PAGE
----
Natalie Mering, better known as psych-folk singer-songwriter Weyes Blood, has been feeling “really great” since the release of her critically-acclaimed fourth album Titanic Rising earlier this year.
Not to say it wasn't a journey to get there. Her first album, 2011's The Outside Room, was a self-written and produced compilation of experimental weirdness released the label Not Not Fun. It featured six songs, which all felt distant and were filled with spooky, graveyard-esque sounds — it was innovative, and for a second maybe it felt like the future of music was going to be experimental, DIY noise. “I was like, ‘We have to deconstruct music so far to the point where it’s not music at all,’” Mering says with a laugh now.
Mering was proud of The Outside Room, because that was when she’d realized that she was capable of producing. “A lot of people imagine the music they want to make and never make that leap because it’s so terrifying to expose yourself to the world,” she says. “So putting out that record was kind of like a malformed lump of clay, which was a big accomplishment for me.”
No matter how she shaped her clay, there was always one common factor: her voice. “It came naturally to find out what I did best, which was to write songs and sing well,” she reflects. She knew there was raw potential there, but deep down, she knew it would be a while before she wrote a song that truly touched others. “The Outside Room] was really made for a small percentage of people — and I was into that.”
Titanic Rising on the other hand, not so much. Mering is well-aware that the world is officially burning, so this album is meant to send a message to, well, one hundred percent of people. “I knew that shit was going to hit the fan at a very young age,” she says. “When I was twelve or thirteen, when everyone was driving SUVs and I was just starting to do reading on things…I could just feel this sense that the boomers had really failed and the generation coming up was too small to change much in the ways of politics, which I think is something we’re still seeing now.”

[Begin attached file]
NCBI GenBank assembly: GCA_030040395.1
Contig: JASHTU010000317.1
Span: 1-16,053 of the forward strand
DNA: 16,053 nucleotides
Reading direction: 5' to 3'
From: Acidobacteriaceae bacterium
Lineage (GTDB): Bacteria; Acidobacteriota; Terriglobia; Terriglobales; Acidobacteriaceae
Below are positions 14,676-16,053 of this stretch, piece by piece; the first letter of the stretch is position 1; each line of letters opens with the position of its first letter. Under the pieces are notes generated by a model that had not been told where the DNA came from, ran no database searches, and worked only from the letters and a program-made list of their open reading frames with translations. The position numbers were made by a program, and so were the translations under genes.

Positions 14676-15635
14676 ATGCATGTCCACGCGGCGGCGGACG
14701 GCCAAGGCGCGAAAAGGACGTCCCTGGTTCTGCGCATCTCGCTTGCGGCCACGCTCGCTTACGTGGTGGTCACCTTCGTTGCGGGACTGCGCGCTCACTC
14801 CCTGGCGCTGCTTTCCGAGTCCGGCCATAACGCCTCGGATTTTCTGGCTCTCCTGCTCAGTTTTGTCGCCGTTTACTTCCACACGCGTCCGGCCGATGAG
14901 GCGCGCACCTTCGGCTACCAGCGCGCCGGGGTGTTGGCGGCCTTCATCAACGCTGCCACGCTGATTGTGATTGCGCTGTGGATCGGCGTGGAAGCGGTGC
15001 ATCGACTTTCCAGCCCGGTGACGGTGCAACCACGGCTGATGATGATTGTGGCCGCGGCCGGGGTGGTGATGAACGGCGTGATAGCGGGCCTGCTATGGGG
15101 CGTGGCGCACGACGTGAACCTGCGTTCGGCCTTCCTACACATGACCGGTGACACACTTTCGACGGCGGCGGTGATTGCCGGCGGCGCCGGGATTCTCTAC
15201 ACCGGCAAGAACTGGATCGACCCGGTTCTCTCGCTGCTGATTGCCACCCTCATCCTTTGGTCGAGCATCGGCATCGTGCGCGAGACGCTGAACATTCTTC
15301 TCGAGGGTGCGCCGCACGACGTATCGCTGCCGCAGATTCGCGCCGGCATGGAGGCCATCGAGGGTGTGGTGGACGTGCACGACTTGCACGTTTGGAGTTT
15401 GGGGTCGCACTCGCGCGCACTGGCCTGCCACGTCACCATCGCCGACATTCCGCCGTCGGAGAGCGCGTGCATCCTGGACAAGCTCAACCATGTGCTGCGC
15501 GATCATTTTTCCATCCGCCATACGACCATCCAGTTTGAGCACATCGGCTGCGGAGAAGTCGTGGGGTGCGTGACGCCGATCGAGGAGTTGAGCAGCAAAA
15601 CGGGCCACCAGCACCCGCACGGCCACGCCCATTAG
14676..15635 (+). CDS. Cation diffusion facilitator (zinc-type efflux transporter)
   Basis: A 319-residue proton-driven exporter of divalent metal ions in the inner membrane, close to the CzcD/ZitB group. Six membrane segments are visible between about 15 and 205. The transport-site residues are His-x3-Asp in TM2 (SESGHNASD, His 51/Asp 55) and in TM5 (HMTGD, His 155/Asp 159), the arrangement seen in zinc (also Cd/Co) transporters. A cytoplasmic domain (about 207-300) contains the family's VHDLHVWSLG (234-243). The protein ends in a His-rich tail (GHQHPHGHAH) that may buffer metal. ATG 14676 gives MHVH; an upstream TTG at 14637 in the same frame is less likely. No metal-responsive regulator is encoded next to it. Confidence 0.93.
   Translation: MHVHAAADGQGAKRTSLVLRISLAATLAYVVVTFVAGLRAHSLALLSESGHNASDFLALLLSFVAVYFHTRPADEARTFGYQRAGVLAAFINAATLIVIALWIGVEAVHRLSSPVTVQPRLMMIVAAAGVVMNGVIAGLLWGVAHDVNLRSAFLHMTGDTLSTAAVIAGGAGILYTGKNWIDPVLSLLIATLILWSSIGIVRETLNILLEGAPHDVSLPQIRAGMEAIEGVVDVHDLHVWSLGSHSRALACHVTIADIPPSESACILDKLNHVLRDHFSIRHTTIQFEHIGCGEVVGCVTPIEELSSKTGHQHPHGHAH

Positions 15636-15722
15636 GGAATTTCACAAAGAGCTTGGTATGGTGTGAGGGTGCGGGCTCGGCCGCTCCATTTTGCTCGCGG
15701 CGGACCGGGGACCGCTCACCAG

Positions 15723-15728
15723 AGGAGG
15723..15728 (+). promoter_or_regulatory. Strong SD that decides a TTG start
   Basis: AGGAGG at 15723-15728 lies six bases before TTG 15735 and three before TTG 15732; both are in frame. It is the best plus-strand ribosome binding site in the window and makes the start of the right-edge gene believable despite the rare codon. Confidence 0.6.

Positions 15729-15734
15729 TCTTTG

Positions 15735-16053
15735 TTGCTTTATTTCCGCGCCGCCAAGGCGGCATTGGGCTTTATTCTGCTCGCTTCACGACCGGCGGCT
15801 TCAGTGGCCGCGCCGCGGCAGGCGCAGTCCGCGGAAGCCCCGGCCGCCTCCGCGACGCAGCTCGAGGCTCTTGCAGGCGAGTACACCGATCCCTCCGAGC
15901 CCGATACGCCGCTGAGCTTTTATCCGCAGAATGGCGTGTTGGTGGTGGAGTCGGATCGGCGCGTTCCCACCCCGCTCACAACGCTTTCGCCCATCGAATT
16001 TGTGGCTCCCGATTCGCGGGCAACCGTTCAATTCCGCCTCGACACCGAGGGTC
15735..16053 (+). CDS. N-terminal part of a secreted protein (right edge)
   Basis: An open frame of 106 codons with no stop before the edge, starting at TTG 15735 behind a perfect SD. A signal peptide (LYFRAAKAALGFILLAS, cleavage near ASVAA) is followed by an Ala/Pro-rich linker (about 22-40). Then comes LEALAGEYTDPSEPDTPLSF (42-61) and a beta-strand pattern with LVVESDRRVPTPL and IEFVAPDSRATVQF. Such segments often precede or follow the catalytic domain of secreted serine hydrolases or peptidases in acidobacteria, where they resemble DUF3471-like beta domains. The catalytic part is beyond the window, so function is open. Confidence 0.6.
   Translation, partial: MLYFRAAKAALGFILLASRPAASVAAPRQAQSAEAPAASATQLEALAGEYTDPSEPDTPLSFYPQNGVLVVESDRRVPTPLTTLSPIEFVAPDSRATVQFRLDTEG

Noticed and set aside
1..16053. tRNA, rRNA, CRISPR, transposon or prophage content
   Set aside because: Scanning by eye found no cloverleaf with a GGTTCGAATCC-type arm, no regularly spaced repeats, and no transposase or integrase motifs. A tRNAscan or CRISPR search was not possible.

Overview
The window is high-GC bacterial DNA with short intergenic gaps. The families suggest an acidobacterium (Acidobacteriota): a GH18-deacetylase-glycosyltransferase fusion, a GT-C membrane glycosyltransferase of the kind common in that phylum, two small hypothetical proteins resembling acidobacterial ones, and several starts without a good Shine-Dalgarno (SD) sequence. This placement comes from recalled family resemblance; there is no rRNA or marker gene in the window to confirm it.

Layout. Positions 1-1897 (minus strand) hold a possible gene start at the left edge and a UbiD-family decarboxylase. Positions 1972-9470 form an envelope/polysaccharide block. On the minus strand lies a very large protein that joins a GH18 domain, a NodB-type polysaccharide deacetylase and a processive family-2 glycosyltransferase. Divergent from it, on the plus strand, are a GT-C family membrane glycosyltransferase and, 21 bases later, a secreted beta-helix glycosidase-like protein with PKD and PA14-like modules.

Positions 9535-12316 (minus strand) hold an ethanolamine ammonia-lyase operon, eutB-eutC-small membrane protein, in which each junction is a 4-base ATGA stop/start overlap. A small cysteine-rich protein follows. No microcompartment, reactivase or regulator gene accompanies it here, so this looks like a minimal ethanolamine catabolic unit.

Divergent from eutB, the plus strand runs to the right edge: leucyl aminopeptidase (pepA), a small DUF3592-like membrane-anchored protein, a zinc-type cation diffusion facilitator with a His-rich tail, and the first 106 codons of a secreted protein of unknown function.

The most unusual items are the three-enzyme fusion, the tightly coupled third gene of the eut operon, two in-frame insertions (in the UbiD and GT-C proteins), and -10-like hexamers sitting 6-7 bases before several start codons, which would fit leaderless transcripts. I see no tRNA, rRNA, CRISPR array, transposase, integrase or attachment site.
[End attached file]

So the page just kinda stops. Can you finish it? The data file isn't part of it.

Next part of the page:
Mering continues to reflect on life before the Internet, when alternative music was mainstream. Apparently, things began to take “a strange, capitalistic direction” when artists like Britney Spears and Christina Aguilera were ruling the world, and she has been dreading these changes for so long, she now actively makes it her job to stay positive and have hope, no matter what.
“I do get continuously disappointed and shocked, but I learn how to assimilate that into my message and what I’m trying to do. I want to help people and change the world,” Mering says. “And yeah, it’s not easy — I still get down — but I try to encourage other people not to.” While on the topic of hope, she continues, “I think hope is] all we have. It’s important to be grateful for what we have and how it’s still good for a lot of people right now. It’s changing fast, but you have to catch the moment while it lasts. There’s no point in not having hope.”